Landsvirkjun operates 14 hydroelectric power stations across the country. Electricity generation involves channelling the water flow from the Company’s main reservoirs to the power stations, creating energy and maximising the utilisation of this water reserve.
Steering water discharge within an isolated hydropower system
The electricity system in Iceland is isolated and the optimum utilisation of the water reserve in reservoirs is integral to the safety of operations. The water cycle is inherently subject to weather conditions at any given time. During the summer, the snow melt and water from melting glaciers is collected in reservoirs and this water is then used during the winter. The electricity generation at hydropower stations involves channelling the water flow from the main reservoirs to create energy, thus maximising the utilisation of the water reserve. More detailed information on electricity generation in an isolated hydropower system can be found in the Annual Report from 2014 in the chapter on the water reserve.
Water steering via water channels and reservoirs reduces fluctuations in water flow generally associated with rapid snow melt, ablation or flooding. Fluctuations in water flow can have a negative effect on the ecosystem, soil and society.
Landsvirkjun seeks to reduce fluctuation and rapid changes in water levels below the power stations in cooperation with experts and local residents within the various operational areas of the Company. Water management at all of Landsvirkjun’s power stations is subject to the framework outlined in working procedures pertaining to restrictions on water flow. Temporary restrictions are also placed on water flow in the case of salmon fishing or waterfall water flow.
The water year 2013-2014
Landsvirkjun’s water year begins on the 1st of October and concludes on the 30th of September in the following year.
Generally, the water year commences during the autumn when the reservoirs have reached their highest level. The water is then released to the power stations over the winter period reaching their lowest level in the spring before the spring melting period and ablation fills the reservoirs once again.
Total amount of energy generated by hydropower in 2014.
The inflow to Landsvirkjun’s operational areas in the water years 2013- 2014 was 7% below the average for the last ten water years. The year is therefore categorised as below average without being categorised as dry. The hydrology status this year is the result of a combination of a very dry year between 2012 and 2013 and a low inflow rate from October, 2013 and up until April 2014.
The autumn period in 2013 in the water catchment areas in Þjórsá, Tungnaá and Blanda was rather dry and cold. Inflow rates to the reservoirs were less than that of the previous year and remained below average into the winter period. The groundwater level in the Þjórsá and Tungnaá area was the lowest recorded in a decade. Þórisvatn reached its lowest recorded level since the Þórisvatn Reservoir was constructed (560.3 m.a.s.l). The water flow showed signs of recovery in the spring and remained average for the rest of the water year. Ablation from the northern part of the Hofsjökull Glacier was substantial and the Blanda Reservoir had filled by the beginning of September. The year 2014 is thus considered to be a dry year in the Þjórsá, Tungnaá and Blanda area.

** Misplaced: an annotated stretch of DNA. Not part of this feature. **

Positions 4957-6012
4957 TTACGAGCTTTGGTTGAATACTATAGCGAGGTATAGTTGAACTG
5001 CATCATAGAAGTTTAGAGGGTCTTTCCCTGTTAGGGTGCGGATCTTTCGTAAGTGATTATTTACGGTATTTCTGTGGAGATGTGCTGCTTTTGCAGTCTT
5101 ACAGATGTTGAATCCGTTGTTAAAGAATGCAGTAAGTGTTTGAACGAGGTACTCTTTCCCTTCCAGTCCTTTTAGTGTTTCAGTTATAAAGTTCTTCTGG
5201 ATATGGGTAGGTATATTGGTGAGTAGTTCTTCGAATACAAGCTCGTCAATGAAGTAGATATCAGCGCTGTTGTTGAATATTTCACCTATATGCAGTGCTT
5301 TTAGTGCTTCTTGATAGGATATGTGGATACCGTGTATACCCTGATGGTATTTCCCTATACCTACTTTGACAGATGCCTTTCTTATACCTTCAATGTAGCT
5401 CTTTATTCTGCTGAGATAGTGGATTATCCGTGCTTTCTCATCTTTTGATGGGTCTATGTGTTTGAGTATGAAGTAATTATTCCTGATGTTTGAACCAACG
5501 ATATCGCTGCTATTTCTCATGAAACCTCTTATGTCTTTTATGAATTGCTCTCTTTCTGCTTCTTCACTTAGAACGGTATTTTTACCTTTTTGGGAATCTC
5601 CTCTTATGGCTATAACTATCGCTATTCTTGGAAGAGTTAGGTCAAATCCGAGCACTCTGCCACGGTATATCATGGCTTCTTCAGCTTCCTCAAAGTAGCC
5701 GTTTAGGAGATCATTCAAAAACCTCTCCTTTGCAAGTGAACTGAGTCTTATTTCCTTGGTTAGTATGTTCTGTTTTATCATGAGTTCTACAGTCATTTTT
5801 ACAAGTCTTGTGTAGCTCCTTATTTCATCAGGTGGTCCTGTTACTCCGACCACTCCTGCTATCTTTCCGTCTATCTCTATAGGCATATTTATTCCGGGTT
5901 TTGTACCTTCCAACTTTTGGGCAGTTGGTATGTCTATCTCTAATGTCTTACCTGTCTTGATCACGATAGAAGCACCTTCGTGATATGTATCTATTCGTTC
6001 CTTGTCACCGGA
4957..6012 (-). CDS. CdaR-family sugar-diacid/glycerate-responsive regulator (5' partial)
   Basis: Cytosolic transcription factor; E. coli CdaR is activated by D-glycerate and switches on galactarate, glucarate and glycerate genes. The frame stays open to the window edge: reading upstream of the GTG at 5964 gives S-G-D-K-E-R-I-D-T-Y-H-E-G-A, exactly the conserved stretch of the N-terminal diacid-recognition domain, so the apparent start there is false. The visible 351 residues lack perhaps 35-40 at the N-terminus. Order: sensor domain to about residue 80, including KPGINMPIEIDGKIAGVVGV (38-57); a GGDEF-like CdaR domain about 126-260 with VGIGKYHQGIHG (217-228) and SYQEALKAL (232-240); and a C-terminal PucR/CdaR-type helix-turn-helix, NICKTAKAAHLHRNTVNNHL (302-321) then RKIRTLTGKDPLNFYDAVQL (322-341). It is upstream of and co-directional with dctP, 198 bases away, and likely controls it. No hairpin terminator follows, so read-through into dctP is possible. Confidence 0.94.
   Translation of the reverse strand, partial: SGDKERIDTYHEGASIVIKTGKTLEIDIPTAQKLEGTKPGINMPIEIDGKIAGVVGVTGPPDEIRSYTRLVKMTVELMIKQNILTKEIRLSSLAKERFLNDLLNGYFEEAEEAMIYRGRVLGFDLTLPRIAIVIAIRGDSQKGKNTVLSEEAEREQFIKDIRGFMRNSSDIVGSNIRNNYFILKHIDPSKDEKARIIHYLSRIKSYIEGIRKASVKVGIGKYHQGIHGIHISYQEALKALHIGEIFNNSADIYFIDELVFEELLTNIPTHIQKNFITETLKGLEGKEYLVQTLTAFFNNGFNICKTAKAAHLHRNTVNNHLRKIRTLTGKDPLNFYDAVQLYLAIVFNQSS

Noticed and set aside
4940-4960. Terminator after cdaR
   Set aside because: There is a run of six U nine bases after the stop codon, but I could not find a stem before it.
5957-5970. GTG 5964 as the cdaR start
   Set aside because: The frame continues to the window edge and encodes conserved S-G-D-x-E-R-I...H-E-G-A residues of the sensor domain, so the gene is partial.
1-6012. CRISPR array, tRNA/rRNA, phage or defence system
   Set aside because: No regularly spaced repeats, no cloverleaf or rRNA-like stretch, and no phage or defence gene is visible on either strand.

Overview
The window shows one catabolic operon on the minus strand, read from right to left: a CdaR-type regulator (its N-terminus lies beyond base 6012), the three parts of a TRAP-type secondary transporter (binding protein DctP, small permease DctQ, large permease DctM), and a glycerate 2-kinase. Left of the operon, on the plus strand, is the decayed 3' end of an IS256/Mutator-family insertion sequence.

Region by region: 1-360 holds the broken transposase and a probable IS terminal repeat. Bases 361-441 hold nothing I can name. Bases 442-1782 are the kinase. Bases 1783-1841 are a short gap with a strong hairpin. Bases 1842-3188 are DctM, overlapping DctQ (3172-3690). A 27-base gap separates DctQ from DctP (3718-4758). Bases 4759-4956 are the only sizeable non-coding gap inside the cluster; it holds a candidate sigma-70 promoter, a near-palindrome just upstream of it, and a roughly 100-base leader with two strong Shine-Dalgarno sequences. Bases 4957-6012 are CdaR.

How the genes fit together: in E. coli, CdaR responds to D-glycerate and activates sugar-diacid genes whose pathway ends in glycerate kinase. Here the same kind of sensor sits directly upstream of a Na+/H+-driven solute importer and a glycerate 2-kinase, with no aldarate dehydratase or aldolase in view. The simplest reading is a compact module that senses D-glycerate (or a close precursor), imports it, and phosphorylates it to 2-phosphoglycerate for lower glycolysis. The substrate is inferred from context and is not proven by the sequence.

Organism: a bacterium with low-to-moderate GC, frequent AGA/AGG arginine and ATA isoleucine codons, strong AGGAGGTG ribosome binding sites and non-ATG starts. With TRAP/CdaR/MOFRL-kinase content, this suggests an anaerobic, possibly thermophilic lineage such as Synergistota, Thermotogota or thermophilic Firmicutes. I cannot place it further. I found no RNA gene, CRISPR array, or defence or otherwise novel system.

Snow accumulation was above average in the east of Iceland and the area experienced a cold winter. The inflow to reservoirs was significantly below average well into the winter period and there were no winter floods. There was a rapid increase in temperature at the end of May and the air temperature on the Brúarjökull Glacier was above freezing until the end of the water year. The inflow at the Hálslón Reservoir during the spring and most of the summer was the highest on record (for the same period) in the last decade. The Hálslón Reservoir was full by the end of August and the spillover was utilised until mid- October. The water flow to the Fljótsdalur Hydropower Station was therefore above average.
Increased capacity of the Hálslón Reservoir
The Brúarjökul terminus after the surge in 1964 (red line) and how the terminus has retreated. Data collected from the Institute of Earth Sciences at the University of Iceland.
Landsvirkjun monitors various aspects which could affect sediment accumulation within the affected areas of power stations. The objective is to map any changes to the reservoirs and waterways so that mitigation measures can be implemented if and when needed.
The Hálslón reservoir is the largest manmade central reservoir in Iceland, measuring approx. 62 km2 with a volume of approx. 2100 Gl. The Hálslón Reservoir is formed by three dams: Kárahnjúkastífla, Desjárstífla and Sauðárdalsstífla and the water supply for the reservoir is mostly sourced from the Brúarjökull Glacier. The water from the reservoir is channelled over a distance of 40 km via a tunnel and into the turbines at the Fljótsdalsur Hydropower Station.